The Whole Patient: Observation Without Judgment


Psychiatry plays a central role in exploring and treating the depths of human experience captured by the word “soul.”

acceptance, tolerance



Series Editor, H. Steven Moffic, MD

Psychiatry plays a central role in exploring and treating the depths of human experience captured by the word “soul.” During psychiatric residency, I read Bruno Bettelheim’s Freud and Man’s Soul.1 At that moment, I began to see how my life experience came together to direct the rest of my life. My father was a protestant minister in a small town of 1200 people with 5 different churches. There, St Elizabeth Ann Seton, the first American-born Saint of the Catholic Church, started her Order of the Sisters of Charity.

As a teenager, my thrill of science clashed with religious beliefs starting an unforeseen life journey. In college, pursuing my exciting engineering major changed to psychology when I realized I needed more personal connections in my future career. And the Kuder Preference Test led me to choose psychiatry as a professional goal, when medicine had never before entered my imagination. My experience of a “doctor” was the man four houses down the street who I would go to with a $2 payment and return home with a packet of pills and handwritten instructions.

In college, I stumbled upon “Ethical Culture,” a small American religion that placed ethics and a commitment to the “worth and dignity of every person” as its central purpose. That mediated my religious and science struggles and supported me throughout medical school, pediatric residency, psychiatric residency, and a child and adolescent psychiatry fellowship.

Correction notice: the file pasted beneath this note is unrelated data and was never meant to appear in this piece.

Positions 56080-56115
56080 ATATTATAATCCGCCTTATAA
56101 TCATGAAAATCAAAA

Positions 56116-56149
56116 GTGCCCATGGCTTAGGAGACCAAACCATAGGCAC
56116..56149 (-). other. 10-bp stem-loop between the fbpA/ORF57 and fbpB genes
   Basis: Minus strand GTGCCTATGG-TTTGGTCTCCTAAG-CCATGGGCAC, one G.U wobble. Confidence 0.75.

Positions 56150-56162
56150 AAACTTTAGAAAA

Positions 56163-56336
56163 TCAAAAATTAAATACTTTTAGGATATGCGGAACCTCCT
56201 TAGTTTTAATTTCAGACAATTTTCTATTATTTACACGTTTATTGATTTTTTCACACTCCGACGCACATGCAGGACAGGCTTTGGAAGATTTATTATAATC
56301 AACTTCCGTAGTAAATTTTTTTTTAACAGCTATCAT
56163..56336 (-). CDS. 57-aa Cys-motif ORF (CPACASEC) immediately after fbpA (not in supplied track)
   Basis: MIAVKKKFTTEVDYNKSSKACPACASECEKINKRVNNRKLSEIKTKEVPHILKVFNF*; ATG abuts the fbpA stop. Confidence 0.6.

Freud and Man’s Soul1 opened my awareness to my real quest-the experience of soul-or “psyche” (Greek for “soul” or “spirit”) as a “psyche-atrist.” My first job could not have been a better opportunity as it was with teenagers with mental disorders and addictions during the “crack” epidemic. At the time, we worked within a 12-Step (Alcoholics Anonymous) framework where spirituality was a major part of recovery.

Working with teens who were violent, homicidal, self-destructive, suicidal, and often filled with hatred and hopelessness tested my limits. Still, my commitment to give every patient dignity and respect fed my desire to treat substance use disorders with a spiritual bent, especially because addiction affects the soul mightily.

Outside my professional work, I received support by meeting with people to explore faith from a non-theistic perspective. Twice a month for a full year, we identified core characteristics of the spiritual experience-connectedness, wholeness, integrity, vitality, peace, joy, awe, purpose, and meaning. In the middle of this, I realized my father had somehow passed on to me a personal experience of “faith.” I recall at his funeral, a parishioner said, “That Rev. Chatlos-when he would shake your hand, you just knew that everything would be alright.”